The Commission defends its proposals and hopes it can convince Member States of the need for a common high level of EU protection for refugees.
Example 2: Body scanners – airport security
I would like to give you another example, an example that has caused uproar, particularly in Germany: the use of body scanners at airports.
In June this year the Commission presented a communication on this subject, raising and addressing a whole series of issues relating to the use of body scanners. This paper is intended to provide a basis for discussions in the Council and Parliament and for all citizens; the Commission has not committed to pursuing one particular option over the others.
I worked closely on the drawing up of this communication with my colleagues Siim Kallas, the Commissioner for Transport, and Cecilia Malmström, the Commissioner for Home Affairs, to ensure that sufficient attention was paid to the fundamental rights aspects of the possible use of body scanners, especially with regard to the protection of human dignity and individual rights, data protection issues and health, especially the health of children and pregnant women.
This communication is a good example of one of the aspects I mentioned earlier: the need for upstream awareness of fundamental rights implications so that the whole range of fundamental rights issues can be examined at the fact‑finding stage of new legislative initiatives.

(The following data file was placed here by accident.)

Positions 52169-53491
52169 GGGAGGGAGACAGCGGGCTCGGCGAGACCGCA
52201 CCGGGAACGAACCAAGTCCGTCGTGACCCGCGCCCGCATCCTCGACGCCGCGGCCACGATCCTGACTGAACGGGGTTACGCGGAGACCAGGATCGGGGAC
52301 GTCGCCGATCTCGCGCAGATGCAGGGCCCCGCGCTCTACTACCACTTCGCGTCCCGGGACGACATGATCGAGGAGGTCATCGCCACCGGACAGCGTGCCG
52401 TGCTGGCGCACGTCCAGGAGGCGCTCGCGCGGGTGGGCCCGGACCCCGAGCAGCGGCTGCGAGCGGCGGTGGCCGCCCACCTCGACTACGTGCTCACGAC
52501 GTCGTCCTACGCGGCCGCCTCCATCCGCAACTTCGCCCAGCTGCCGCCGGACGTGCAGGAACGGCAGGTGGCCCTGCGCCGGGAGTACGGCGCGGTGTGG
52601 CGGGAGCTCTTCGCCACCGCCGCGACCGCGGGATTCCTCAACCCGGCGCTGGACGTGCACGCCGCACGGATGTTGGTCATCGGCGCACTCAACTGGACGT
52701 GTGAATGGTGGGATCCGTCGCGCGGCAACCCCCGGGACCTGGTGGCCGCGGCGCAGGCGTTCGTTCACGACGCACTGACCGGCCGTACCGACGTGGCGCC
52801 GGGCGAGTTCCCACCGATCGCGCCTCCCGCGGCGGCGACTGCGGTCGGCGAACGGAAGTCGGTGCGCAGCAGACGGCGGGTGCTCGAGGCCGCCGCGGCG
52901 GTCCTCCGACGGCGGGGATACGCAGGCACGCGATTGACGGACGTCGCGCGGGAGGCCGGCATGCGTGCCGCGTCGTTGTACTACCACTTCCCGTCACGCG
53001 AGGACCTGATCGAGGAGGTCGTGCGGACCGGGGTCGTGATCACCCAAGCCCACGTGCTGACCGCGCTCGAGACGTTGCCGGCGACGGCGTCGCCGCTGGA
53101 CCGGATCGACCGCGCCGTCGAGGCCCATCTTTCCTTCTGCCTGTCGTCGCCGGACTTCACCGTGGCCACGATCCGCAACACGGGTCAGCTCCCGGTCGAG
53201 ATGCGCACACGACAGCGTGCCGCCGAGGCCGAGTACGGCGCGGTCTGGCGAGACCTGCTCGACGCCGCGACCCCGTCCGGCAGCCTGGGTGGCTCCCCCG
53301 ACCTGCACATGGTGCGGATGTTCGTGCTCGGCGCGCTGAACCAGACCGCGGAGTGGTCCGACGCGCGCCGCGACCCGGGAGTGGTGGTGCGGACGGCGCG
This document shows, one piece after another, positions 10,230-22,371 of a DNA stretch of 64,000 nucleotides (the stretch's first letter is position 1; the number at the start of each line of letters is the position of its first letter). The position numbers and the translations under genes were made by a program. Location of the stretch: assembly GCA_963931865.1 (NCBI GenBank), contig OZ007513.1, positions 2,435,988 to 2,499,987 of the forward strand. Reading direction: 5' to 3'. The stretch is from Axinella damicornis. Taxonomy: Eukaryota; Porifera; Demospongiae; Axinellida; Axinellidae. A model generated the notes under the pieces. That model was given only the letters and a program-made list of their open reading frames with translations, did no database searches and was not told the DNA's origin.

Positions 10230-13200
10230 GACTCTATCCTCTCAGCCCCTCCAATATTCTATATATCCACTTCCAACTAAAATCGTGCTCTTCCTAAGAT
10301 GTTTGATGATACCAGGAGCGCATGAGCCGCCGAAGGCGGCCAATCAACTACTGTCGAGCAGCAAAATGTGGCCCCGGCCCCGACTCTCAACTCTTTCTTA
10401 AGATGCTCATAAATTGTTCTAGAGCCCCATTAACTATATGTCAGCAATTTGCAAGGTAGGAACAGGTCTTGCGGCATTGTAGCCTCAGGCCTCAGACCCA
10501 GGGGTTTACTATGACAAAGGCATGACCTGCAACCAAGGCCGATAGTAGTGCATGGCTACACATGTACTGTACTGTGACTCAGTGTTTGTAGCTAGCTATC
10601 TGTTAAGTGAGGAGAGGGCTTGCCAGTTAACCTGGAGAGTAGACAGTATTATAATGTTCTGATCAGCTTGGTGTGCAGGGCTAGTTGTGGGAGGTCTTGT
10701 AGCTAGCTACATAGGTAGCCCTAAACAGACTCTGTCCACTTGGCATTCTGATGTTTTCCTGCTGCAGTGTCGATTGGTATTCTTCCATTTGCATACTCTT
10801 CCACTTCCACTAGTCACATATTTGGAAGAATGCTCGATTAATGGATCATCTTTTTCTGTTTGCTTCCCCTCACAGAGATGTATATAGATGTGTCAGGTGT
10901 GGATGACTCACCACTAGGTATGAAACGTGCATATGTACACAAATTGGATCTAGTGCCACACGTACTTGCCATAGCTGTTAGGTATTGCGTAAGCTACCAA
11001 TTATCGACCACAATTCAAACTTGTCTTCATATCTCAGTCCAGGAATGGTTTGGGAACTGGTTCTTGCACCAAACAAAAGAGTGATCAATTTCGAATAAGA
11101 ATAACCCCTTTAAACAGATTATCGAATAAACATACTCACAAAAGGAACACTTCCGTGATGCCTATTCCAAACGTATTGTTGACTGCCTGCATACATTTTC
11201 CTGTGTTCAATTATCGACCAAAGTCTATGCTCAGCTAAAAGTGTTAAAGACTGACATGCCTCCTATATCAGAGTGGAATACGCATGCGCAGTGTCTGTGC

Let me also say that I personally, take the view that we can allow the general use of these technologies at European airports only if the machinery is technologically sophisticated enough to ensure that no health damage is caused and that the right to privacy is not breached. Passengers must also have the right to refuse to undergo technical scanning, opting instead to undergo some other sort of security examination.
Example: Legislative proposals for a Regulation on the slaughtering of animals
One last example: some time ago the Commission presented a proposal for a new Regulation on the protection of animals at the time of killing.
In this case it was important to ensure that the general ban on killing animals for slaughter without prior stunning provided for in the Regulation did not violate religious freedoms, which means that it therefore would still have to be possible to allow forms of slaughter on religious grounds.
I have mentioned this example not least because it affects another very sensitive issue, which is also the subject of intense debate in Germany: the relationship between animal welfare and fundamental rights principles.